The financial ecosystem is at a moment of fundamental transformation. When Alexander Hamilton founded what is today BNY Mellon 237 years ago, it was to finance the economic success of a new world. But in the current moment, the frontier has moved from the geographic to the digital.
Pioneers and digitally native institutions have made significant progress in creating new ways for financial markets to operate. As the next digital chapter materialises, BNY Mellon is collaborating with clients and others across the industry to deliver the potential of and mitigate the challenges presented by digital assets.
Many financial institutions across the globe have been working to integrate and expand their digital asset offerings and investments. Others have realised they can no longer take a wait-and-see approach. As they formulate their strategies, they are eyeing the benefits of disintermediation that digital assets offer. But they also desire the risk management and secure infrastructure that they have come to expect from mature institutions.
Three key considerations are driving this demand. First, the increasing interest in digital assets. In August 2021, the global market capitalisation of cryptocurrencies was more than $2tn, more than double what it had been at the end of 2020. After just a decade, cryptocurrencies had reached approximately 20% of gold’s market capitalisation – the reserve asset champion throughout most of modern history.
Second, the emerging potential of tokenisation. This process converts an underlying asset into a digital ‘token’ that acts as its proxy. It is possible to tokenise a wide range of assets, from cash, equity securities and debt securities to real assets such as real estate, commodities, artifacts and works of art. Such developments unlock potential innovations in areas including custody, collateral management, cash and liquidity, fund administration, accounting and payments. In a BNY Mellon study in August 2021, 72% of institutional asset managers said they plan to develop solutions for asset tokenisation.
Third, the evolving regulatory environment. Regulators are working to address gaps and promote consistency in the regulatory environment for digital assets. In 2020, the European Commission published drafted legislation to create a European Union-wide framework for digital assets. The Markets in Cryptoassets Regulation is expected to become applicable in 2024. In the US, the Federal Reserve, Office of Comptroller of Currency and the Federal Deposit Insurance Corporation are engaged in an interagency crypto ‘sprint’ to develop a joint framework for crypto supervision.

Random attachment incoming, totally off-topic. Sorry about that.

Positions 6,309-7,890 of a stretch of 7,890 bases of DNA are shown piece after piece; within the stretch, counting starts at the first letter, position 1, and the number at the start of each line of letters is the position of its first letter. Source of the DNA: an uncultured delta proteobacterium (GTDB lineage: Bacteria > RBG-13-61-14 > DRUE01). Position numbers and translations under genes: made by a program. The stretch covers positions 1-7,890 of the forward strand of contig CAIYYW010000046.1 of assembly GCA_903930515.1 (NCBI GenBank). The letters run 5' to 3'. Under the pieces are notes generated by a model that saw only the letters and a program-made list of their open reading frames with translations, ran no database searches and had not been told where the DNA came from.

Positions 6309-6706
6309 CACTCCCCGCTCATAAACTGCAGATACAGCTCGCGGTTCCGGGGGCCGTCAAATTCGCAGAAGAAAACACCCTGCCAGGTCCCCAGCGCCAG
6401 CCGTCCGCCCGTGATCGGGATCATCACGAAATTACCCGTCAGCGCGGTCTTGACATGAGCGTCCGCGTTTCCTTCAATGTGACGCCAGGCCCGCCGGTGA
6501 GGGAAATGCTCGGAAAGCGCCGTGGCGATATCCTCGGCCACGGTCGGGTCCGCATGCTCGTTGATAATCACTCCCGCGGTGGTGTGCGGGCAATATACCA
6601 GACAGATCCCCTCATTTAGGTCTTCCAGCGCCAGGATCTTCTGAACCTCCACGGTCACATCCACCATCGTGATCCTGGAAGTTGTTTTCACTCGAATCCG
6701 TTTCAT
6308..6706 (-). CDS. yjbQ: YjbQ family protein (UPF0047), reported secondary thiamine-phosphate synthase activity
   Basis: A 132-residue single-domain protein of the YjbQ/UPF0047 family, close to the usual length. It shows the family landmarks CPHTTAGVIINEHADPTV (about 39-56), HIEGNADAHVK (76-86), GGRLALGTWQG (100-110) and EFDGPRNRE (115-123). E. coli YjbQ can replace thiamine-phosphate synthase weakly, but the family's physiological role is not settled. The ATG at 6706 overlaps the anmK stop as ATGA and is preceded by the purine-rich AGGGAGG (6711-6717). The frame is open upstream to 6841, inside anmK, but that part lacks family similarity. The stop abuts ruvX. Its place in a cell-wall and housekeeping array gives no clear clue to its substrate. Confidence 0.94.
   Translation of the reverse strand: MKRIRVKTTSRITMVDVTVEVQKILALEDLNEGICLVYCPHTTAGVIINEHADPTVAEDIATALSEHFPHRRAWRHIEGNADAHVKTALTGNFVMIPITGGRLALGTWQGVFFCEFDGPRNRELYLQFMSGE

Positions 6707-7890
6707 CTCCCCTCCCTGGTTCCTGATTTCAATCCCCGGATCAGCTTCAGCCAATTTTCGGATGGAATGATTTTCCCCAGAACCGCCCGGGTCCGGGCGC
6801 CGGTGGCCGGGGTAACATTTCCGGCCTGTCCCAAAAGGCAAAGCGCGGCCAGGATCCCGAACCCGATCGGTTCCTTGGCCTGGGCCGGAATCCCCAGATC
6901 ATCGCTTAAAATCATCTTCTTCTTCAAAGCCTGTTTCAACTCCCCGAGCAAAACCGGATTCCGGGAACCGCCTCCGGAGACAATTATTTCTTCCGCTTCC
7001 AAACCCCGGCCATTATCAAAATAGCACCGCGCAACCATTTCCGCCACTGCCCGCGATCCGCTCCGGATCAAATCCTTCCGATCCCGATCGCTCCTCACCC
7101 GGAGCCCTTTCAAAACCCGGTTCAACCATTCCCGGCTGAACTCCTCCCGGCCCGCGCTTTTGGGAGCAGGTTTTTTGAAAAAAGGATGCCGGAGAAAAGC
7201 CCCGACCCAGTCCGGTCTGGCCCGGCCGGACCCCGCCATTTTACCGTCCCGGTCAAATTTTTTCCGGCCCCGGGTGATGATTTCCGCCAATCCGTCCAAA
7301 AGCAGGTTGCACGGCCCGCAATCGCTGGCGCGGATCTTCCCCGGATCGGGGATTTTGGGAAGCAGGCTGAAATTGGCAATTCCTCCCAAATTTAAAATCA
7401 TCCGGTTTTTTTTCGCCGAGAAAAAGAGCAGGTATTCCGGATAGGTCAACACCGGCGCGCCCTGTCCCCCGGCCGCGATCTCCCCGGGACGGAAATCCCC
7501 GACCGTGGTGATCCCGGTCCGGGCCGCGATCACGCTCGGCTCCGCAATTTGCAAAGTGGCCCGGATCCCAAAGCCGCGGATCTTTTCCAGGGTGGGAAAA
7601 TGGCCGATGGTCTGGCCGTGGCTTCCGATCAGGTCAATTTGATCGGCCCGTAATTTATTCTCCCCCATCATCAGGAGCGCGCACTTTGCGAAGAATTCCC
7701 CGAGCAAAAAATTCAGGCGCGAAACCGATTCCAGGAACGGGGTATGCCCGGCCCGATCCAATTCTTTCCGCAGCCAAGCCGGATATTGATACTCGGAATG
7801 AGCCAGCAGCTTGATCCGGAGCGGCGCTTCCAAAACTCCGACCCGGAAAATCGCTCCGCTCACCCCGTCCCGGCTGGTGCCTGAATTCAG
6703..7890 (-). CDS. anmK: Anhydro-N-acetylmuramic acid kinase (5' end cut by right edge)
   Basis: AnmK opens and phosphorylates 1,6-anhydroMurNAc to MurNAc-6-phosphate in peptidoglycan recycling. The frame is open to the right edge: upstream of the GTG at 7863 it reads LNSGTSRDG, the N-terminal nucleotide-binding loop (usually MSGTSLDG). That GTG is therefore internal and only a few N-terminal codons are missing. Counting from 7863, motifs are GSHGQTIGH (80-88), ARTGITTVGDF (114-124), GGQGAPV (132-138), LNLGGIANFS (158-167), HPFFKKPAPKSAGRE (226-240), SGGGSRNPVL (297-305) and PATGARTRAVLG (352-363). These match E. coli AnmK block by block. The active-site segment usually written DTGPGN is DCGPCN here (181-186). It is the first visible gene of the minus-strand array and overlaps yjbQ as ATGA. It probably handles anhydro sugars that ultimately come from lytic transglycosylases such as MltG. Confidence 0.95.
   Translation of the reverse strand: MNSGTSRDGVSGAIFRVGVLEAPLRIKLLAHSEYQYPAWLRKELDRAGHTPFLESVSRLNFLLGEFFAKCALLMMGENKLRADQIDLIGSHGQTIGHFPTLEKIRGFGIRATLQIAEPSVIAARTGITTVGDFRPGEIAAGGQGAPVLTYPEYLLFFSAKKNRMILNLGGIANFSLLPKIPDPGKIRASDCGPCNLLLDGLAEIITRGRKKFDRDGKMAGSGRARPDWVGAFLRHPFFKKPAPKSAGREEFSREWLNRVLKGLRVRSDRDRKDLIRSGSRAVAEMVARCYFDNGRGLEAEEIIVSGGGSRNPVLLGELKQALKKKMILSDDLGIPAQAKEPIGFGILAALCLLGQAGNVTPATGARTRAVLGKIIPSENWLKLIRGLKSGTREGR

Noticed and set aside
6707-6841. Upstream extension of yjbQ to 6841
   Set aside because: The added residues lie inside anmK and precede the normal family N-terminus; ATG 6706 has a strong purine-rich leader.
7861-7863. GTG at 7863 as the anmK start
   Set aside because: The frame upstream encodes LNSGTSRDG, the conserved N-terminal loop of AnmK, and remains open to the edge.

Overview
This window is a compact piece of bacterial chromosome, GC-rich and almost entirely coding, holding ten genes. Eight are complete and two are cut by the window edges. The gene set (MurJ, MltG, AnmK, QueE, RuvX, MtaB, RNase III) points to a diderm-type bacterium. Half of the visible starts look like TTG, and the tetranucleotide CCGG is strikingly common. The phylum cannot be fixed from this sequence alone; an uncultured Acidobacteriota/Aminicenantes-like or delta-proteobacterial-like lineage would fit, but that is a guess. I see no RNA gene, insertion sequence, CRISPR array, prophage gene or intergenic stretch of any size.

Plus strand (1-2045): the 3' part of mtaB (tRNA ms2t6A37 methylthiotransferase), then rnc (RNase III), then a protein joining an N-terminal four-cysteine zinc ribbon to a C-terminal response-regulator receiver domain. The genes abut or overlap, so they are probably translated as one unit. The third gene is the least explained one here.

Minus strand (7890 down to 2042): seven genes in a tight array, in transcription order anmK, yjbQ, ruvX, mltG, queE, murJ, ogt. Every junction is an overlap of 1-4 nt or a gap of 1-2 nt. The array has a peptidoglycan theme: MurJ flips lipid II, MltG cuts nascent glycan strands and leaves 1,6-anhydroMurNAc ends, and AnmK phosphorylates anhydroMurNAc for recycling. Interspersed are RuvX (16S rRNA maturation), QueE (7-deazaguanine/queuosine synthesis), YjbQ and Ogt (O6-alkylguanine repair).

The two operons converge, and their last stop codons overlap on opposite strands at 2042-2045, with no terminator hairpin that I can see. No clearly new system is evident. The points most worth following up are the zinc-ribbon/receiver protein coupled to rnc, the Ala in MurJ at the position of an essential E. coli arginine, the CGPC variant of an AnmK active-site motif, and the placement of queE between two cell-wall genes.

With the increasing relevance of digital assets, institutional demand for a global infrastructure to provide stability and safety is growing. Investors expect the same institutional level of service as in the traditional space. In addition, institutional stakeholders of all stripes require stable, reliable servicing of the entire asset life cycle from issuance to custody, trading and settlement to core fund servicing, accounting and payments.
Such requirements fall into three categories. First, given the potential of the digital space, institutions are looking for the same level of risk management, focus on regulatory compliance and rigorous safety and security standards that are available for traditional assets.
Second, institutions are looking for scalability, transparency and full-spectrum support to help them navigate the risks of the digital assets ecosystem. Multi-jurisdictional regulatory reporting, resilience and experience handling complex institutional scale scenarios will set some providers apart from others.
Third, institutions want a one-stop shop to support the expanding use cases of digital assets as well as delivering value across the full financial life cycle of digital assets (such as trading, safekeeping, collateral management and lending).
Because digital assets and markets are inherently linked, delivering these requirements takes close collaboration within the industry and with fintech providers. In the world of traditional assets and markets, asset owners, asset managers, institutional investors and service providers already work closely together.
Collaboration will be essential for bringing digital assets to full maturity. If technology developers, financial infrastructure and service providers and stakeholders along the whole value chain come together to create and deploy integrated solutions, rather than a collection of one-off innovations, the end result will be much more robust.
Just as traditional markets have evolved by means of collaboration among stakeholders, we believe the same must be true for digital assets, albeit more quickly. Decentralisation is a built-in feature of the distributed technologies that constitute digital assets.
As we stand at the cusp of digital assets becoming institutionally ready, we expect the emerging world to be multi-centred, with global institutions and their partners all playing their part. This new ecosystem, which must be grounded in both trust and innovation, will provide significant opportunities for growth.
Michael Demissie is Head of Digital Assets Unit and Advanced Solutions, BNY Mellon.